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"Brains" humanizes misfit undead

By Megan Carey
On August 30, 2010

Robin Becker must have been using her head when she noticed the soaring popularity of zombies and chose the shuffling, living dead as the basis for her debut novel "Brains." While it is true that during the past year zombies have been a tad overdone, her novel takes the once misunderstood and hard to relate to race, and attempts to make them human. In this daring and crazy attempt, I think Becker was a wild success.

The novel revolves around middle-aged professor Jack Barnes, who is forced to join the infected masses that contracted the zombie virus created by scientist Howard Stein. When Barnes regains consciousness after his transformation, he immediately starts to write. Granted, the word he writes is ‘Brains!' but it is this event that is Professor Jack Barnes's first clue of his sentence. He is different. He is special. His goal soon becomes to travel from his home state of Missouri to Chicago, Illinois to confront the maker of zombies and show Stein how special he really is.

The first aspect of the novel that caught and held my attention was the immediate and oft placed media references. Some of them were so obvious anyone could understand them, such as the first association on page four of George Romero, who is practically the Father of Modern Zombies (in film at least). Then a remark will throw me for a complete loop where I actually have to put my book down and look it up on the Internet. For example, on page 151 Becker references a story and an author I have never heard of, Shirley Jackson and her 1948 short story "The Lottery." Scattered in between these two references is a score of allusions from Frankenstein to remarks on books I have heard of and meant to read but never had, like Kurt Vonnegut's novel "Galapagos." In my opinion, these references throughout the novel add to Becker's credibility as an author.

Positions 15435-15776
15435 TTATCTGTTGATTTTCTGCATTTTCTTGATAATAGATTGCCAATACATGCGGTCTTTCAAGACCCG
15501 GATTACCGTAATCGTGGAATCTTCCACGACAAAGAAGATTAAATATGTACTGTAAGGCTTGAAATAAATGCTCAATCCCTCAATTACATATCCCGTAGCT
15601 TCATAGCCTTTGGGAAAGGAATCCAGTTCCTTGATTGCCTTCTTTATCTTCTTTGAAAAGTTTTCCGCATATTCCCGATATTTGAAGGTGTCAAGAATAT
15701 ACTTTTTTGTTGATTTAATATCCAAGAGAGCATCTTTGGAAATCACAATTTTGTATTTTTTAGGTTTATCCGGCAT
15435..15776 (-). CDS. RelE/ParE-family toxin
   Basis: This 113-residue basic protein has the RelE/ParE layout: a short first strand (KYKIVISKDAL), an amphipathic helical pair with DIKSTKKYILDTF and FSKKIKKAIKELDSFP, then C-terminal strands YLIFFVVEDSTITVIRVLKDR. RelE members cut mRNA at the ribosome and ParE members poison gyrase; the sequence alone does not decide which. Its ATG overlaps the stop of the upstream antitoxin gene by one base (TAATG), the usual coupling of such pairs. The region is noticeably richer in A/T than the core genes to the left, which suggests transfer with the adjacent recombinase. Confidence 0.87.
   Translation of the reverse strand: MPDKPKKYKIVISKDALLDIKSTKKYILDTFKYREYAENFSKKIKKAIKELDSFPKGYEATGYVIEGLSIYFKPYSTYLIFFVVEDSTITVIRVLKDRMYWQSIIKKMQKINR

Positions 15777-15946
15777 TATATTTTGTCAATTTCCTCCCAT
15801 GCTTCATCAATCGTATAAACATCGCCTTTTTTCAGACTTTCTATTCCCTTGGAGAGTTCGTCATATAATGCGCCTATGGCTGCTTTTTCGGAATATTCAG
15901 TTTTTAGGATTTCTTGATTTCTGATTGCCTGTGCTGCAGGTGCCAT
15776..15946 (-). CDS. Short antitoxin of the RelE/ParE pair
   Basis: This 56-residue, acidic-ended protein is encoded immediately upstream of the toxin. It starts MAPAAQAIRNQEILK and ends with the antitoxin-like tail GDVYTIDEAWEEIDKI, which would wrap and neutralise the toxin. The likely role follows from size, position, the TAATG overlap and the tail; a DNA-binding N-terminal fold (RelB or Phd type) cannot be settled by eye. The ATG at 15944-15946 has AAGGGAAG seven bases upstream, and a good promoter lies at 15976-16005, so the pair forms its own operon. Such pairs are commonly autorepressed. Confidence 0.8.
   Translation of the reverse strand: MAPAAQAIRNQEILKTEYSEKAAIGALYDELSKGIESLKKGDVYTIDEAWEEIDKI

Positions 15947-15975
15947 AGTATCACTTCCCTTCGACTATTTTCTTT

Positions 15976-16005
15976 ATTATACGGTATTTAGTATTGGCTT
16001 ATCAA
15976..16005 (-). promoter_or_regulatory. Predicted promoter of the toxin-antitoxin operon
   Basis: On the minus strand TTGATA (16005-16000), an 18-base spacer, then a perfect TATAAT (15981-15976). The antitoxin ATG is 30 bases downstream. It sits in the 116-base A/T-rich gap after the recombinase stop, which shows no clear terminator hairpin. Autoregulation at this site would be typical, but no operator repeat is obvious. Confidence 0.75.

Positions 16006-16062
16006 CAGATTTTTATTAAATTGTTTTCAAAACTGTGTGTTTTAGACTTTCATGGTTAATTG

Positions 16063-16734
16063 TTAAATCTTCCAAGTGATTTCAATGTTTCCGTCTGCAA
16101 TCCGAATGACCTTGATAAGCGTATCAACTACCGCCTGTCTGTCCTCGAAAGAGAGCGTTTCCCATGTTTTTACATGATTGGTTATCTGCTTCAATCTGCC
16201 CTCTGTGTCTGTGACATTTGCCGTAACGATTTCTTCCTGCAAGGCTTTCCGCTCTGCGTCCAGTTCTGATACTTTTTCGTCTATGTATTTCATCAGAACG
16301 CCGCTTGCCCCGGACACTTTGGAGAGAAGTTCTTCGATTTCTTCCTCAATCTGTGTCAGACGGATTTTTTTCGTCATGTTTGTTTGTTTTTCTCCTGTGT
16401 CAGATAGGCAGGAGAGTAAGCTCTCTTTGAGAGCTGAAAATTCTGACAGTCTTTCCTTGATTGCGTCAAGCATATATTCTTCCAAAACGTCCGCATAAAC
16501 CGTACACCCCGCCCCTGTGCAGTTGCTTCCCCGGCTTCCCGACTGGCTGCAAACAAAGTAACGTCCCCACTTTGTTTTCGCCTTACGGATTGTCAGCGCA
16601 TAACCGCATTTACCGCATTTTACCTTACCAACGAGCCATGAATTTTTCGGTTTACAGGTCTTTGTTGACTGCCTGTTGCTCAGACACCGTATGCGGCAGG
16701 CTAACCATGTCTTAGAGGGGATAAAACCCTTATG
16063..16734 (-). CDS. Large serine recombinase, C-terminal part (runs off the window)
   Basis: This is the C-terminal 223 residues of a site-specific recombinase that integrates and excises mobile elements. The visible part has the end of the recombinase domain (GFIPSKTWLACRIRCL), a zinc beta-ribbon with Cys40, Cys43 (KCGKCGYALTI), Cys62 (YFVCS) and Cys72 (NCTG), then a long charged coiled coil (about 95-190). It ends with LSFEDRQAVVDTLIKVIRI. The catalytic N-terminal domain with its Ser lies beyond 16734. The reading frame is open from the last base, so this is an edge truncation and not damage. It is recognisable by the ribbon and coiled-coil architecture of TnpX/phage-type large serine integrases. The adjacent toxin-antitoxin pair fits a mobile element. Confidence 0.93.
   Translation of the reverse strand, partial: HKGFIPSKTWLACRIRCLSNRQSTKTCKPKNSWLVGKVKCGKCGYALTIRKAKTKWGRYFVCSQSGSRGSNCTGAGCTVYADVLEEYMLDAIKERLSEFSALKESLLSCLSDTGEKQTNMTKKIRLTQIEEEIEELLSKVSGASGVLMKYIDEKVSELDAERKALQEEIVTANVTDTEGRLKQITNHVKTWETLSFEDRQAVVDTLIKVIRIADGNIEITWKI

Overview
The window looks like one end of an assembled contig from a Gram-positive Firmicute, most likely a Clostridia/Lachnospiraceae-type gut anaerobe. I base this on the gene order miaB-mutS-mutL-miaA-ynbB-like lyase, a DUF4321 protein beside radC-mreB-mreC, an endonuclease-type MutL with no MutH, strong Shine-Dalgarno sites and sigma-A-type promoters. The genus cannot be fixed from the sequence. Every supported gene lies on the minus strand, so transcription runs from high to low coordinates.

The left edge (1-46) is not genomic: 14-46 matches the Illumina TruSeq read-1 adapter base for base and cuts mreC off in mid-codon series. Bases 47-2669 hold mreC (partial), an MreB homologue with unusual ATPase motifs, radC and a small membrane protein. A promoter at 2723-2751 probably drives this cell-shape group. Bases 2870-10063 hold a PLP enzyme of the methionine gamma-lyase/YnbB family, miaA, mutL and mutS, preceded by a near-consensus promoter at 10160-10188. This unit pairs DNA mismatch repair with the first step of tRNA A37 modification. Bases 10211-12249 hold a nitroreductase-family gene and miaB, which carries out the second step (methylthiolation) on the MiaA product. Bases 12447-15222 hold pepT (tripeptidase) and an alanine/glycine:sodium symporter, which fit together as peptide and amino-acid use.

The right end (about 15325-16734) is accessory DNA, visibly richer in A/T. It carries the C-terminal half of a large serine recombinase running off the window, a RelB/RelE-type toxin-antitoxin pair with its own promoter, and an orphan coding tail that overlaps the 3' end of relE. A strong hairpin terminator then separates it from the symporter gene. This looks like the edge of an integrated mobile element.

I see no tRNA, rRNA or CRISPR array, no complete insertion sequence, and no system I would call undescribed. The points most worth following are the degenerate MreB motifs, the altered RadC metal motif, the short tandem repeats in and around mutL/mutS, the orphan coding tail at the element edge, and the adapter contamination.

Against all odds, and my expectations, Barnes's ragtag team of zombie misfits become verifiable and relatable characters, which prompts the reader to care about them. They are more advanced than their fellow brethren in a variety of ways. Joan, nurse of the zombie-human war, can fix any zombie situation, from reattaching a detached, decaying digit, to stitching up some guts with a needle, thread and duck tape. Guts is a young boy who never does the zombie shuffle and can actually run. Annie had a mean, quick draw while alive, and after death, becomes the first and only zombie who can handle a gun and hit her target every time. Last, but certainly not least, is Ros, short for Rosencrantz, who beyond all expectations can talk and understand words.

What seemed impossible before reading the book becomes plausible at the end as the zombies seem more human than the monstrous humans set against them. These zombies set out on a quest with a goal in mind and put aside their zombie instincts to achieve what they wanted. Sure, they fell off the wagon a few times, their human chauffeur was kind of jerk and deserved to be eaten, but what human being doesn't mess up? They are human, or as close to human as zombies can get, and the ride to this realization is enjoyable and mysteriously hopeful.  

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